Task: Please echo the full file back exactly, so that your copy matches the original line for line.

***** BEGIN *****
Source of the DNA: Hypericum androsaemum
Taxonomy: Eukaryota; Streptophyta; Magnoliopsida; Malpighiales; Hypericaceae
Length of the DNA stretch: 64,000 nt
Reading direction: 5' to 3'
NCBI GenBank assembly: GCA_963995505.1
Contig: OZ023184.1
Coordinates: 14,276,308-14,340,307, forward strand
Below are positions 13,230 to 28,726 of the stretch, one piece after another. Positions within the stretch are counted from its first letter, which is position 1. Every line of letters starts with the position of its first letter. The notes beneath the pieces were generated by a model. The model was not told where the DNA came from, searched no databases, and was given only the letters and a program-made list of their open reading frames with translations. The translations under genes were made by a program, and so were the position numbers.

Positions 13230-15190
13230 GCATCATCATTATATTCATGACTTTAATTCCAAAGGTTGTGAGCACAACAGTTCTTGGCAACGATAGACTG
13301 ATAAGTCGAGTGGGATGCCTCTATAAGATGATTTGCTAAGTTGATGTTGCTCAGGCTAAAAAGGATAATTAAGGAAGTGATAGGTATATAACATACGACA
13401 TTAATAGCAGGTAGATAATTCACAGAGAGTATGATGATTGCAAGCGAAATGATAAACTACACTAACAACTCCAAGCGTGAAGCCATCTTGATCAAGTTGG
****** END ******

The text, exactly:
Source of the DNA: Hypericum androsaemum
Taxonomy: Eukaryota; Streptophyta; Magnoliopsida; Malpighiales; Hypericaceae
Length of the DNA stretch: 64,000 nt
Reading direction: 5' to 3'
NCBI GenBank assembly: GCA_963995505.1
Contig: OZ023184.1
Coordinates: 14,276,308-14,340,307, forward strand
Below are positions 13,230 to 28,726 of the stretch, one piece after another. Positions within the stretch are counted from its first letter, which is position 1. Every line of letters starts with the position of its first letter. The notes beneath the pieces were generated by a model. The model was not told where the DNA came from, searched no databases, and was given only the letters and a program-made list of their open reading frames with translations. The translations under genes were made by a program, and so were the position numbers.

Positions 13230-15190
13230 GCATCATCATTATATTCATGACTTTAATTCCAAAGGTTGTGAGCACAACAGTTCTTGGCAACGATAGACTG
13301 ATAAGTCGAGTGGGATGCCTCTATAAGATGATTTGCTAAGTTGATGTTGCTCAGGCTAAAAAGGATAATTAAGGAAGTGATAGGTATATAACATACGACA
13401 TTAATAGCAGGTAGATAATTCACAGAGAGTATGATGATTGCAAGCGAAATGATAAACTACACTAACAACTCCAAGCGTGAAGCCATCTTGATCAAGTTGG